This is not only a post for you, but for me. To remind myself that handicrafts should not be relegated to the place of worksheets. It’s not something to fill up time; it has a far nobler task. Handicrafts are so important that time should be made for them.

Handicrafts lessons overflow into every other area of schoolwork. The same structure is something to be emulated throughout our homeschool. The habit of attention, to persevere, to not allow laziness, to work to the best of our abilities, to immediately fix a problem with a lesson instead of waiting until days of mistakes have gone by, to take pride in work well done, and to perceive beauty and rejoice in it — these are the school lessons taught through learning a skill. I could even go on to write an article on grading, and how it shouldn’t be necessary when work is assessed with these principals in mind. That paper will wait for another day, though.

Don’t think that handiwork is only for girls, either. If you search and think about it, there are many things your young men can do. Each year for Christmas, I insist that my children make each other gifts. Yes, that sounds mean, for what if they are talentless? Aren’t I just putting pressure on them? Well, sometimes, yes, I do. Not that they are unable to do quality work, but, sometimes they need help thinking about what they would be able to do. For instance, this year, I bought my boys wood burning kits, an art otherwise known as pyrography. Three are all kinds of books to help, also. Then, I went to the craft store aisle where they sell the little wooden hinged boxes and they chose what they wanted for their siblings. For patterns we used the Dover coloring books we had accumulated over the years. My youngest son who is ten chose the wedding of Thumbelina for his little sister’s box, and it is amazing. I made sure he knew that he was not to rush. I spent a few hours with him teaching him how to make the tracing,  how to wisely choose what part of the picture he wanted to use, and to know that this was something he was to do to the best of his ability. He rose to my expectations, and your sons can do the same. My oldest son, who’d never heard of woodburning before, took such a liking to it that he is now wanting to design his own custom art guitars.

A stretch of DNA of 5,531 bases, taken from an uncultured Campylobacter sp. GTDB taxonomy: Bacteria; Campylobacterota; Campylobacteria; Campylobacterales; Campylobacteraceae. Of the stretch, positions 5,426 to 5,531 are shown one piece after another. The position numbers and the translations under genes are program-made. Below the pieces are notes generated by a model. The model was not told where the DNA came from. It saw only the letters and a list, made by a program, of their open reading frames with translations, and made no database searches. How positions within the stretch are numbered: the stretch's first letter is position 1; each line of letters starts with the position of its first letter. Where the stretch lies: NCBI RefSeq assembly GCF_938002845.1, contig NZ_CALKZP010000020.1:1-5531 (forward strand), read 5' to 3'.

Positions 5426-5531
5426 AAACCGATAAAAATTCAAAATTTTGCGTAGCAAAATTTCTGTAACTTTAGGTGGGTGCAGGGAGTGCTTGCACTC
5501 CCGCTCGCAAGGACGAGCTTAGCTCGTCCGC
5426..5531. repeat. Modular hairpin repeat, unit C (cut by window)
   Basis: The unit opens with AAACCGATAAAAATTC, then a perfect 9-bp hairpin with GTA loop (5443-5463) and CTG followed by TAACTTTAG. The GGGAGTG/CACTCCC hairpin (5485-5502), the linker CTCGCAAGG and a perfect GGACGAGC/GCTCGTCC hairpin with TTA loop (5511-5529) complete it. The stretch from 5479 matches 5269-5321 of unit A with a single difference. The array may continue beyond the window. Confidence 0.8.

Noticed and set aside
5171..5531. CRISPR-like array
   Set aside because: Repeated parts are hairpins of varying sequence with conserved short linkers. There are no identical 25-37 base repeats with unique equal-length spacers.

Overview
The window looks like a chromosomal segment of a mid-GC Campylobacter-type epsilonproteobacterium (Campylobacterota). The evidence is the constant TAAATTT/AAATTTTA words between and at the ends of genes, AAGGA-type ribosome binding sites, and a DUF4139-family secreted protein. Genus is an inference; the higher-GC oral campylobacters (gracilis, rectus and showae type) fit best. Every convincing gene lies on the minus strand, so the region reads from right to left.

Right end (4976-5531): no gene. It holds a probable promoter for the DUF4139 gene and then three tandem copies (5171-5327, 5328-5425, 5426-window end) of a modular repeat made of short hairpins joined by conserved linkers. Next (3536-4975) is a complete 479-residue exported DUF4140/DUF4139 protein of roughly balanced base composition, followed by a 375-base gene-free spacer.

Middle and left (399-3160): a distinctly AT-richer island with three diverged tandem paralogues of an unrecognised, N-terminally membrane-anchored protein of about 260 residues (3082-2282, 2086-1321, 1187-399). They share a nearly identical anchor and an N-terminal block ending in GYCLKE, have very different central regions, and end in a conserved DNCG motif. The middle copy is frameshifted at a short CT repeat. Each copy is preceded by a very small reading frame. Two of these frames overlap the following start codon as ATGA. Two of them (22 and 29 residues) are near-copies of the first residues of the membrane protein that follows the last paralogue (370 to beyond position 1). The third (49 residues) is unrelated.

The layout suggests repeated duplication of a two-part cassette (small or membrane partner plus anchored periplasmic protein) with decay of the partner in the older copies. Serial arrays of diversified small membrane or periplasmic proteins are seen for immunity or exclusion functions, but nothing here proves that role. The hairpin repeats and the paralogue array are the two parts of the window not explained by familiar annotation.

There are a number of other things that would be wonderful for boys, such as soap making, whittling, (think of Jonathan Toomey or the art of decoys!) or if you have the means, to give them time in a carpenter’s shop learning how to make birdhouses and simple frames. Of course there is painting, and drawing, and many men now knit and sew.   I think for boys in particular, starting off with knitting a scarf can seem too easy, but scarves are the best for learning the basic knitting stitch. My boys love knitted hats, and are proud to wear them, so a basic man’s hat pattern on Ravelry would also be a good start. Don’t forget to check YouT ube for tutorials! For sewing, I would begin with a flannel pant pattern. JoAnn’s has pattern sales where you can buy them for 99 cents, so wait for the sales. Next year I think I am going to have the boys learn stained glass. My Papa was a tool and dye maker, an avid hunter and fisherman, and in the evening he would disappear down into the basement to make the most beautiful stained glass works: window panels, lampshades, and even little bugs for window sill decorations.

For girls there are now wonderful kits available, also. There are knitting, crochet, and of course they may also like their own woodburning kits! There is embroidery, felt ornaments, softie sewing kits, cross stitch, more embroidery, wool felting kits , old arts such as flower pressing,  and of course, painting and drawing. For girls who would like to sew, there are very simple 4 piece shirts that would be easy to teach, quick to work up, and they would get to wear them for a long time.

For small children who are still perfecting their motor skills, I would suggest some felt and larger needles. They can make sweet Valentine’s hearts, felt birds, even working themselves up to more creative pieces. And don’t forget ornaments, easy for beginners, but with much room to grow in difficulty.

If you have any other ideas  please leave them in the comments. And now I’m off to knit.